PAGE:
Civil War vet finally gets a monument
By Caitlin Bittner
After 128 years without a marker on his grave in Dickson Cemetery in Lynxville, Civil War veteran Israel Churchill finally received a monument in his honor, thanks to the efforts of his great-great granddaughter Helen Thomson.
Five years ago, Helen started the project she finally saw come to its completion on July 8. “It’s been a very meaningful project,” Helen commented. “My mother never really talked about him, but in the 80’s, I really started getting into genealogy and learning about the family tree.”
After discovering so much about Israel, her long lost ancestor, Helen knew there had to be a way to make sure others would remember him as well. “It was on my mind for a long time,” explained Helen who managed to find a way that the marker could be paid for through the Office of Veterans’ Affairs.
Helen went on to explain that by law the Office of Veterans’ Affairs was required to provide a headstone or marker for veterans. The provided marker of the grave will also be one that is correct to the time period. “Israel’s is a beautiful white marble,” said Helen.
But, before the monument could be given, Helen was required to prove that Israel was actually buried within the cemetery, as well as his service to the United States.
For the first, Helen worked closely with Village of Lynxville City Clerk Carol Crusan and Treasurer Donna Giddings. “I started looking at the archives, but there were complications with the burial records,” said Helen, who was very excited when everything finally came together.
As far as the records of his life and military involvement, Helen discovered that Israel was born in November of 1833, in New York. His family then moved to Crawford County in 1850, the reason for which remains a mystery. In January, 1864, Israel enlisted in the Union army in Crawford County. From there, he was placed, as a private, in the 31st Wisconsin Volunteer Infantry, serving in companies H and C.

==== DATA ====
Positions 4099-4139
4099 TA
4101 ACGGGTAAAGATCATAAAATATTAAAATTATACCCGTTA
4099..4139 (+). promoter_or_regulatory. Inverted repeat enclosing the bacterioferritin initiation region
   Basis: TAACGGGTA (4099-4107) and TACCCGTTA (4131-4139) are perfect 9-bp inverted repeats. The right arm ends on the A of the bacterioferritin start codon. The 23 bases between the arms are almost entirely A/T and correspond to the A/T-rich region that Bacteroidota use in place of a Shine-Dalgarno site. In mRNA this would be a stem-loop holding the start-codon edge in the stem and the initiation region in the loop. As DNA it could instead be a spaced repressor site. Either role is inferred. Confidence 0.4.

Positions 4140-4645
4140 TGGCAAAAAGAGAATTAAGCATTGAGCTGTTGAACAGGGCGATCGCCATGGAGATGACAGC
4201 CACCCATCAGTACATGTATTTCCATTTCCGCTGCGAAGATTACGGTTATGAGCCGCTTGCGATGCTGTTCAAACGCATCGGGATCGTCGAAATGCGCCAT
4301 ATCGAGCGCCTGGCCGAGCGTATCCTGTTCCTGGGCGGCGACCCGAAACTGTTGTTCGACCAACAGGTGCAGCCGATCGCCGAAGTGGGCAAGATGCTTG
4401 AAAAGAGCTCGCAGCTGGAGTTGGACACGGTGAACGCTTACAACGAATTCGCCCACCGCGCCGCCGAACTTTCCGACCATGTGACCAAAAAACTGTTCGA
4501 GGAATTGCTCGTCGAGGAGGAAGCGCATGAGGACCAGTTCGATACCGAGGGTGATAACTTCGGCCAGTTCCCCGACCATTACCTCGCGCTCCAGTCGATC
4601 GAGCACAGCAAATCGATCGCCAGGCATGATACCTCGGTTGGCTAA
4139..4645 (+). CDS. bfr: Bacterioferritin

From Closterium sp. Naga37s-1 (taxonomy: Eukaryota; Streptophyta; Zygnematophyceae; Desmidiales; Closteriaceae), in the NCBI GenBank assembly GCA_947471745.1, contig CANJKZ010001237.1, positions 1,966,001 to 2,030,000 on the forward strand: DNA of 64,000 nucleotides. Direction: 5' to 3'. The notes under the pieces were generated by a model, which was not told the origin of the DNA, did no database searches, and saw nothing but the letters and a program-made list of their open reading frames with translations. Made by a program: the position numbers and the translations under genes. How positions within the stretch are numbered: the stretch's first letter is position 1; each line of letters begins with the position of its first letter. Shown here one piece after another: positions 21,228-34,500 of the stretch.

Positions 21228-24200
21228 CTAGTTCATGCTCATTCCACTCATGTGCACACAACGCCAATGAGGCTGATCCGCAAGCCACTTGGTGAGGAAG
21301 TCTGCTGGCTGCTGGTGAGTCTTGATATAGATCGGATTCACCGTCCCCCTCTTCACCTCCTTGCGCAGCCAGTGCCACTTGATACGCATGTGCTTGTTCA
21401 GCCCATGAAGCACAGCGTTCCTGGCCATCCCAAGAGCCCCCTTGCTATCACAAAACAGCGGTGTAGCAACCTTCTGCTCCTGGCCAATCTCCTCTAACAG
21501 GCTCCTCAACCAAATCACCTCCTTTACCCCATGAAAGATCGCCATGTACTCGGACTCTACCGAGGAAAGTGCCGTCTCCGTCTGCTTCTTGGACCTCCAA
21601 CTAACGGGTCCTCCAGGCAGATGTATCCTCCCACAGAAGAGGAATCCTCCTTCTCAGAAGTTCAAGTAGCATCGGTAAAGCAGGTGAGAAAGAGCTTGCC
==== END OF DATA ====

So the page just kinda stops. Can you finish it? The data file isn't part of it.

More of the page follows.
During the war, he was injured near Atlanta, Ga., during Sherman’s famous 1864 March to the Sea. His injury was the result of a fall off of a breastworks—an entrenchment, or field trench, made of earth and wood, designed to protect the defenders against enemy fire. As a result of his injury, Israel developed epilepsy, which made him prone to seizures for the rest of his life.
After returning home to Crawford, Israel was honorably discharged from the army in July of 1865, and lived with his family until his death in March of 1885.
Although he may not have been deemed a “war hero,” at the time, his service in the military is now commended with his new headstone.
Upon receiving the marker, Helen was not quite sure what to do with it, as the Office of Veterans’ Affair may provide the headstone, but it is up to the family to see that it is place in the cemetery. Luckily, Helen was able to get in touch with Loyde Beers, the groundskeeper at Dickson Cemetery.
“He came to [my] house and picked it up. He’s just a delightful man,” said Helen, who was happy to have his assistance with putting the stone in the ground.
With this piece of history properly marked, Helen plans to continue learning as much as she can about her family’s past. So far, Helen has traced her family back to the Battles of Lexington and Concord, as well as the original settlers of Plymouth Rock, Mass. Helen is a 14th generation American, noting that 1⁄₁₀ of Americans can trace their lineage back to the pilgrims of Plymouth Rock.